Album Review: Watsky- All You Can Do

Oh, my, Watsky. Slam-Poet-turned-rapper, George Watsky, has really outdone himself on his newest album, ‘All You Can Do’, released on August 12th, 2014. This album features so many genres that even the strictest rock, rap, or any other specific genre follower can’t help but binge play this album until they are literally singing it in their sleep. In my opinion, this album is pure gold, and I would recommend it to anyone looking for something new and inventive to listen to.

Watsky touches upon so many subjects in ‘All You Can Do’, but relates them all with great skill, making the tracks and stories within them flow with perfection. He dedicated the album to his parents and the music they grew up on, late 60’s/early 70’s, and the album at times definitely gives off the hippie feel of that era. He makes this album even more unique by interviewing his parents and adding quotes to the songs and transitions. This makes the theme of music from the 60’s/70’s even more evident and shows the dedication to his parents was not just about putting their faces on the cover, but actually including them in his work. I feel this feature makes the album that much more appealing because it’s almost like time traveling to a different time in the music industry.

Many people think of rap music as a rapper usually accompanied by a DJ mixing his beats for him. Watsky uses a full band behind his lyrics, which is just another thing that makes this album stand out above others. The music behind his voice is very diverse and complex, and every song sounds entirely different than the one before it. The band also helps with creating the diverse genre style that makes the album so appealing.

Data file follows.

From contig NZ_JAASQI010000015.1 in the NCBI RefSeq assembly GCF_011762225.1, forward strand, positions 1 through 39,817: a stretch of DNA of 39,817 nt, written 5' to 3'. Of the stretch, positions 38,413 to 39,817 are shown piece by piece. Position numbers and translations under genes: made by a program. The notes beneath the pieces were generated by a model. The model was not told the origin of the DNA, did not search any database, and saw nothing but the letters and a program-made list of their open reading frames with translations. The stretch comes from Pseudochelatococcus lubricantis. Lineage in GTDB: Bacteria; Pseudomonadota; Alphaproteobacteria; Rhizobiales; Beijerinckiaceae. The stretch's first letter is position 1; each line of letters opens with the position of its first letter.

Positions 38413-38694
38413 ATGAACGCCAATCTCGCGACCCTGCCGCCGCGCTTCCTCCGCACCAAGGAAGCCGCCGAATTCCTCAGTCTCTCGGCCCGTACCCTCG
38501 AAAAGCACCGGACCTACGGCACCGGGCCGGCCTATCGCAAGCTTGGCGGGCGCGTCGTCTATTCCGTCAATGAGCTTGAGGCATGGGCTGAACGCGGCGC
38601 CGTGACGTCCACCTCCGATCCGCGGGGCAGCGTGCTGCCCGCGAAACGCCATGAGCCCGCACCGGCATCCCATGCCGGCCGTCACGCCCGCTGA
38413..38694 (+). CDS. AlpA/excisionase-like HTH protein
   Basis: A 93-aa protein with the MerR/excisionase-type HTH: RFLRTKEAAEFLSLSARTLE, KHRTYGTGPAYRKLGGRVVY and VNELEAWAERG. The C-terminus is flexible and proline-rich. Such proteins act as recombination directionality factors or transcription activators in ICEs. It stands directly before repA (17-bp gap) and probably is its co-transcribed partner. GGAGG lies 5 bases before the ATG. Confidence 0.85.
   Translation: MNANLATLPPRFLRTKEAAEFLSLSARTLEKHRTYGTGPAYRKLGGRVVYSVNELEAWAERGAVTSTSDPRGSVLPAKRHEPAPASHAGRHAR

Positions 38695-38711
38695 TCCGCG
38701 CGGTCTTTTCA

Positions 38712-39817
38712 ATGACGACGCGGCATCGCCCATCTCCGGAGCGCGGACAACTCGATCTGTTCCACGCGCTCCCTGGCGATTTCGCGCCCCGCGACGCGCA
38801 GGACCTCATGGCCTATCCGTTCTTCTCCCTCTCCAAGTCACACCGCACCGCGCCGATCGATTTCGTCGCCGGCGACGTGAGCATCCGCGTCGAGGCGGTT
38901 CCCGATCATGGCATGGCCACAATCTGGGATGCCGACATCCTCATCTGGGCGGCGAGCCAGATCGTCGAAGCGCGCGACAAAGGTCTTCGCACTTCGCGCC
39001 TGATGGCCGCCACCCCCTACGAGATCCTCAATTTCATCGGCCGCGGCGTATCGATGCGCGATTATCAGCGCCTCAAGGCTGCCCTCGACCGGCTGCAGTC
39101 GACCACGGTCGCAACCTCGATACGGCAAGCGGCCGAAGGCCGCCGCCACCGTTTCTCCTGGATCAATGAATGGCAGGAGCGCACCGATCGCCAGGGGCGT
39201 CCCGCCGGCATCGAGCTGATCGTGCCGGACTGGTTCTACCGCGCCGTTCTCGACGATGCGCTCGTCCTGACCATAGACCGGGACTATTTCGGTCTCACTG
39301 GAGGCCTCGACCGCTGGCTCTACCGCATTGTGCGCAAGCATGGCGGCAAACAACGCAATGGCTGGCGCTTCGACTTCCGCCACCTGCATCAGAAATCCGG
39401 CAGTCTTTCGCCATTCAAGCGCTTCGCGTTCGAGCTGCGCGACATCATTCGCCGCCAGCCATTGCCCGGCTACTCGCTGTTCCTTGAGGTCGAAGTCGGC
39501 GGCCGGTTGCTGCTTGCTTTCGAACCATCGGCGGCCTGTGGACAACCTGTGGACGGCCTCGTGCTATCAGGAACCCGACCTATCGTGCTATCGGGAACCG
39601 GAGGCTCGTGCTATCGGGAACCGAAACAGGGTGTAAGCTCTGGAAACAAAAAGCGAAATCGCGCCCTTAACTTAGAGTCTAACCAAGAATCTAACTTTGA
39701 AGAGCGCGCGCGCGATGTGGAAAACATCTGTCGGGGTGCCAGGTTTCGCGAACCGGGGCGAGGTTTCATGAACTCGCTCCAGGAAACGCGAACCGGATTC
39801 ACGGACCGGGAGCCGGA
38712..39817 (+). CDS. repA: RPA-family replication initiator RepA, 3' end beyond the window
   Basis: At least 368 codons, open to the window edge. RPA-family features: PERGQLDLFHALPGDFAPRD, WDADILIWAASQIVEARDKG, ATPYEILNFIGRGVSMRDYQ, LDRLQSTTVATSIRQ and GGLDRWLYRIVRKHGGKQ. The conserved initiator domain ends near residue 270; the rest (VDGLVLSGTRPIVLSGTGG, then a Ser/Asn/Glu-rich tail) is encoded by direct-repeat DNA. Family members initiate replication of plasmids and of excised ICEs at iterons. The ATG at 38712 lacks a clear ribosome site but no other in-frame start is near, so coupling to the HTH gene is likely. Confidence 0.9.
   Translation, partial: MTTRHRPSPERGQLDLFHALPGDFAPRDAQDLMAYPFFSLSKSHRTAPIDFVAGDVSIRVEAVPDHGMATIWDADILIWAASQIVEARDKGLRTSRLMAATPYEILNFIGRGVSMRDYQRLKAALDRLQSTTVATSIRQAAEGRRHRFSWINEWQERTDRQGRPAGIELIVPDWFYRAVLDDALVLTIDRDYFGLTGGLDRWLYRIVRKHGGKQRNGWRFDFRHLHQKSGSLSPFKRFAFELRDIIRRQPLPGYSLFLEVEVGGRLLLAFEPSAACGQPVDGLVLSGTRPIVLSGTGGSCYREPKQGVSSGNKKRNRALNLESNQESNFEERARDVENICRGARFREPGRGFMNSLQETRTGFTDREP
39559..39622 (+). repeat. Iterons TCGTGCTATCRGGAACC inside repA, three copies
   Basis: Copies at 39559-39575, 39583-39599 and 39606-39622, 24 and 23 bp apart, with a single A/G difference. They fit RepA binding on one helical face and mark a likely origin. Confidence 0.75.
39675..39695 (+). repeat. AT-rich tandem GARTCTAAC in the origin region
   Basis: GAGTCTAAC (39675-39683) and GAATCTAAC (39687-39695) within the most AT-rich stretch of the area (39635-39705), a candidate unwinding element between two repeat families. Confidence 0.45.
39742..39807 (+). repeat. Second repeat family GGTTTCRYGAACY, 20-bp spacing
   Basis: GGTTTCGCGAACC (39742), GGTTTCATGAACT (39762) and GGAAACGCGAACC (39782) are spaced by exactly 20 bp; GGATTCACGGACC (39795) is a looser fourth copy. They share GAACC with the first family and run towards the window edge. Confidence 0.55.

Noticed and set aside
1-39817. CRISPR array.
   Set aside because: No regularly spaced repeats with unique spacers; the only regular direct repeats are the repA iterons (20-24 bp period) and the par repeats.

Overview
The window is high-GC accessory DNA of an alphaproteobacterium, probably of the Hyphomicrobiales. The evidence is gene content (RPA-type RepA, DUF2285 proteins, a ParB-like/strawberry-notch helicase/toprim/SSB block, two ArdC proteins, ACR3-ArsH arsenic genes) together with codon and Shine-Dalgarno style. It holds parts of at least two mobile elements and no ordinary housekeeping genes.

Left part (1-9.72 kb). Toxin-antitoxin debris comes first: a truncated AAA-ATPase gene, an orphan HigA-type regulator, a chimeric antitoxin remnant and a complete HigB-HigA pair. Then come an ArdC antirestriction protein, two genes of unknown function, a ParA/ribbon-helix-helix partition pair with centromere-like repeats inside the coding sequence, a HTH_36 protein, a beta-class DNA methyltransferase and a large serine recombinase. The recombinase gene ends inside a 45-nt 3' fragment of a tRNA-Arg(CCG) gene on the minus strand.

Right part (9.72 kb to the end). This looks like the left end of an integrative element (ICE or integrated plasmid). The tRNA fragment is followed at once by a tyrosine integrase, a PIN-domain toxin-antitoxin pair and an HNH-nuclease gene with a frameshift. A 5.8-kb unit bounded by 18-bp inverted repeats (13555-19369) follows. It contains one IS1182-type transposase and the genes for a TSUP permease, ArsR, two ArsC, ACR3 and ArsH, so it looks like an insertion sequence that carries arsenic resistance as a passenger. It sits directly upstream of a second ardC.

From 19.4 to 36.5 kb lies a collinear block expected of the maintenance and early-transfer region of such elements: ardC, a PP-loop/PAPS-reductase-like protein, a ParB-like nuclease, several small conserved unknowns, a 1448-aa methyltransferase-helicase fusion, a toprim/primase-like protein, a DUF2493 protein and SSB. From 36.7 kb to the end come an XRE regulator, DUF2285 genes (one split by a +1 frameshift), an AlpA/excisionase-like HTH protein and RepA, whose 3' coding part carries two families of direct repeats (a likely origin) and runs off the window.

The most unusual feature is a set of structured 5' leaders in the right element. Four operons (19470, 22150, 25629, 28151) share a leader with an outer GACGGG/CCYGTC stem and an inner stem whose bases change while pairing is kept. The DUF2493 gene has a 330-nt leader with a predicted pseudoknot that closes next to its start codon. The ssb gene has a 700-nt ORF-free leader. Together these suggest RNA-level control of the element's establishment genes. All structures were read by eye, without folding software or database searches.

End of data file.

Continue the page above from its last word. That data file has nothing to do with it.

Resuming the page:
There’s Watsky’s album, and then there’s ‘Cannon Ball’. This song is the perfect song to end an already amazing album. This song features Stephen Stills singing a hook tied to a piece of spoken word written about Watsky’s parents. It’s beautifully written, and makes you want to travel back in time to find a love just like Clair and Paul Watsky. ‘Cannon Ball’ takes George Watsky’s past of spoken word, and ties it into the past of his parents, making one deep, thought provoking piece of work.

In my opinion, ‘All You Can Do’ is one of the best albums of 2014, and should be recognized for being the amazing piece of work that it is. Watksy talks about the past of his parents, and how they came to be where they are, as well as his past and how he will grow into the adult side of himself. Watsky wanted this album to be eclectic musically, and I’d say he mastered it.

Altwire Staff:

This website uses cookies.